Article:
You know that I’m big on social listening, and have been from the start. We have this incredible, unprecedented resource for learning more about our clients, customers, and connections, but we have to listen to make it work. So I’ve been very pleased to see that social listening is (finally) getting some play in the marketing and sales arena.
The thing about listening is that it’s not hard to do, but there are no shortcuts. It takes time, attentiveness and a willingness to engage. Make social a true two-way street, and your Return on Relationship will be much stronger for it.
Social Listening and the New Sales Model
Look at it this way: a one-sided conversation isn’t very social, regardless of context. Jill Rowley gave a great talk for Salesforce on the intersection between sales, marketing and the customer experience. If you watch her presentation, one of the first things you’ll notice is that her Twitter handle is featured on nearly every slide—an invitation to continue the conversation and direction on where to do so.
During her talk, Rowley touches on the new sales model—connect through social, educate, and engage. Social listening has benefits throughout your business, but ultimately it’s all about engagement. Build relationships, demonstrate expertise, anticipate the needs of your customers, and both of you win.
Basically, you should always be thinking about how you can use social to serve your audience. Even when you aren’t able to engage directly, social listening is a great learning tool. Find out what people are saying about your brand—the positive and the negative—and use it to improve your business.
Social is a Learning Tool for You and Your Customers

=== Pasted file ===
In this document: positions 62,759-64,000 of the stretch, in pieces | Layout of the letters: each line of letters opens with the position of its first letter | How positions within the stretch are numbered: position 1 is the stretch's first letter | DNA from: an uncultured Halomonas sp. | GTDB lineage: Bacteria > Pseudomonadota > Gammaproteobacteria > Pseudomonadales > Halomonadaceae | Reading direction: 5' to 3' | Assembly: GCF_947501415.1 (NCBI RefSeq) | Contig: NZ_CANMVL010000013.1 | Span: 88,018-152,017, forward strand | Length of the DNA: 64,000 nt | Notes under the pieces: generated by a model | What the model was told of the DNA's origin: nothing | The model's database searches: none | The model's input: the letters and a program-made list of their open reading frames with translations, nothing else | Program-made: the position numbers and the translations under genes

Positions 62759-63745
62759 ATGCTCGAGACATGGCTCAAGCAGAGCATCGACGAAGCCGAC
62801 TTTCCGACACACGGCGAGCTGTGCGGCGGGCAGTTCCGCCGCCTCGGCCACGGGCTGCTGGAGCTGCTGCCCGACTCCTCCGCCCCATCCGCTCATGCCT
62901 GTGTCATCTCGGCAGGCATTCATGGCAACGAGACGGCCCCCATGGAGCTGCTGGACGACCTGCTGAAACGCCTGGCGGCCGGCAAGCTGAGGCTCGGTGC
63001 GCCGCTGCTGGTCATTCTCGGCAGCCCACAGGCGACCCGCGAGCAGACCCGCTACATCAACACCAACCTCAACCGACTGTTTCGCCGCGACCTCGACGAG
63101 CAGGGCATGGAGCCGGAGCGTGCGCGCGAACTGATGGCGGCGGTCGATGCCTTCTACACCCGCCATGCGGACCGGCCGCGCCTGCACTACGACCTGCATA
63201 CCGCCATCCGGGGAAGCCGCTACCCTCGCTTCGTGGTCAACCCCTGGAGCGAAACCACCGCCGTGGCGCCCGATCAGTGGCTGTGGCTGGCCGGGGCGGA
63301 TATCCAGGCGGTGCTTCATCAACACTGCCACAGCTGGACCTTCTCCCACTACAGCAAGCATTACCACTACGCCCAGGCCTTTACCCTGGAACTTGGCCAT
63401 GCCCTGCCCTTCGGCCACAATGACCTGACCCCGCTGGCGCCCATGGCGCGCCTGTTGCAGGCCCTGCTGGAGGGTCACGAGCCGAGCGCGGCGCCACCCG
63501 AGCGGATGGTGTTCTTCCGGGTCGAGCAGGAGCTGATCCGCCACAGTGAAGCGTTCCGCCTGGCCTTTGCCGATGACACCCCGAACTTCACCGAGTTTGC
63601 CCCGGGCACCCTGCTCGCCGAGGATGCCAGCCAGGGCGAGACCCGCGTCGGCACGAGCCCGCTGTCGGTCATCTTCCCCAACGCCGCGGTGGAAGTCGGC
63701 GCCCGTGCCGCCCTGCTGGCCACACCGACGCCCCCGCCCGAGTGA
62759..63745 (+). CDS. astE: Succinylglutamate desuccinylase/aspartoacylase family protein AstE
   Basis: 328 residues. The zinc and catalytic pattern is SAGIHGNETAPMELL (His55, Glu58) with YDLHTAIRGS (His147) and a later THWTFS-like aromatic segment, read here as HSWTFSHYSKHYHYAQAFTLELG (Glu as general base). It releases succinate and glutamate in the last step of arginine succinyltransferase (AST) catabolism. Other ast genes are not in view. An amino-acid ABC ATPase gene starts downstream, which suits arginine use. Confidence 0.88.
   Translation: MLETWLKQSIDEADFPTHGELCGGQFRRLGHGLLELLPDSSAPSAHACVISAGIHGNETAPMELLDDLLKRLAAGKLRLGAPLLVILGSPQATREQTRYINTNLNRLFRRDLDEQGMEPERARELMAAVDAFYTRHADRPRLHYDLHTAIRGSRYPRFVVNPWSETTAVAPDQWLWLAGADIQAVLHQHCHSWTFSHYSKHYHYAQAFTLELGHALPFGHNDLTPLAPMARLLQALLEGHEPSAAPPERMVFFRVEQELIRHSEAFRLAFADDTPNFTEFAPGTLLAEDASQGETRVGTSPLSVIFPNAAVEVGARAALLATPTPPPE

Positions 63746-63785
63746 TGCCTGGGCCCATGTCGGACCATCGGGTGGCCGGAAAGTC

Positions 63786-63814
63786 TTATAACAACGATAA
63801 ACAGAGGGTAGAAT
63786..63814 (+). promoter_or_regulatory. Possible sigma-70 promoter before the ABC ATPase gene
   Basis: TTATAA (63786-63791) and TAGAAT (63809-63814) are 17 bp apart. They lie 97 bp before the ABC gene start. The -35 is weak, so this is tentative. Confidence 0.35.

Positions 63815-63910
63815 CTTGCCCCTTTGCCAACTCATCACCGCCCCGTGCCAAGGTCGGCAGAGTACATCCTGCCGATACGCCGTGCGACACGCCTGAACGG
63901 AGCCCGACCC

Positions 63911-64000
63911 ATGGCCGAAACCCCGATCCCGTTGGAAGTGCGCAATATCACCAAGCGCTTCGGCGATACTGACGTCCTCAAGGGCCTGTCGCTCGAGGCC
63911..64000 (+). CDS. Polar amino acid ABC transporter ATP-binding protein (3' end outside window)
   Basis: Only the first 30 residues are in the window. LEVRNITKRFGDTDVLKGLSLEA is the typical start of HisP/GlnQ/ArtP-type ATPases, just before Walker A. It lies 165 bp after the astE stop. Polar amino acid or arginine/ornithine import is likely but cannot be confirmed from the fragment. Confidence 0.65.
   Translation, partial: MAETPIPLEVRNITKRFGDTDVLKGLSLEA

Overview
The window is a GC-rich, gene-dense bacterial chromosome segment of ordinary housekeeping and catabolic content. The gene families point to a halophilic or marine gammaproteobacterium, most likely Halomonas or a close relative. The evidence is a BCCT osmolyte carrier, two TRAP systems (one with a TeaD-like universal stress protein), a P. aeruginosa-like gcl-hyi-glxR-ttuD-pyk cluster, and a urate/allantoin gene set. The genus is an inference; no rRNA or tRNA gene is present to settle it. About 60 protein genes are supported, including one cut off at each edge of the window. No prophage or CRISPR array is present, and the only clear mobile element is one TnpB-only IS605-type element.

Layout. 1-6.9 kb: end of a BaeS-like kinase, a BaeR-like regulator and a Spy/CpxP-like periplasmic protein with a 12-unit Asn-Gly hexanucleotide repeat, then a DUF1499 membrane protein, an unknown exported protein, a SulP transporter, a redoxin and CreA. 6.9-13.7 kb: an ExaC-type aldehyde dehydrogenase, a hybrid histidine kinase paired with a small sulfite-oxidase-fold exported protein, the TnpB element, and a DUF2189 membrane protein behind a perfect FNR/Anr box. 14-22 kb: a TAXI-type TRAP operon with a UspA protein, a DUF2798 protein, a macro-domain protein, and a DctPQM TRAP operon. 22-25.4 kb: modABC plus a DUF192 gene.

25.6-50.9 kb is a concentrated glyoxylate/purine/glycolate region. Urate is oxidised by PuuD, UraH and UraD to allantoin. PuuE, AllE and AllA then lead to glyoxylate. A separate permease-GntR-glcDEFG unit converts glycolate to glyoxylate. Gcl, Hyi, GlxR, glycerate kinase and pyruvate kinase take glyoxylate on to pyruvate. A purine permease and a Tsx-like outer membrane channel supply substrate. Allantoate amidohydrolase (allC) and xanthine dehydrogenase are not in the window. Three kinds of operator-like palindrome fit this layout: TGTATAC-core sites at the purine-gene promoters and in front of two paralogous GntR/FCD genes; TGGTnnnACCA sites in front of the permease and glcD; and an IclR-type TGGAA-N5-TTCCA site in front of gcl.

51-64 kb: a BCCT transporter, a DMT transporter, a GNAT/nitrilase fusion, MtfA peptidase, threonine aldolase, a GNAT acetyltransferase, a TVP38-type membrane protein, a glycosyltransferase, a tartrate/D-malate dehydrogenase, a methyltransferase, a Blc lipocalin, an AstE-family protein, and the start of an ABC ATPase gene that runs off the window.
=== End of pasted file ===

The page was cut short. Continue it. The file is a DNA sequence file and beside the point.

The big challenge for larger organizations is streamlining what you learn from listening, and putting it to work. Marketing , sales and customer service all need to be working from the same set of data. It takes a real commitment, but it’s more than worth the effort.
Listening Works on Every Channel
Listening, in general, is an underrated skill. Too often, however, listening is the first thing to go when we’re pressed for time. Keep creating great content, but balance it out by staying involved in the conversation around your business. Listen and adjust your message to make it relevant to your consumer and employees. Brand loyalty declines due to lack of relevance… a direct result of not listening. Number one is always try to understand who your customer is and pay attention.
Now that social listening is getting some spotlight, the next big challenge is taking it organization-wide. The customer journey is increasingly complex, and an integrated approach to listening is the best way to help them navigate it. Your CRM should be a go-to resource for your sales and marketing teams, but you can only populate it with the most valuable data for CXM by listening to your customers.
This first appeared on Ted Rubin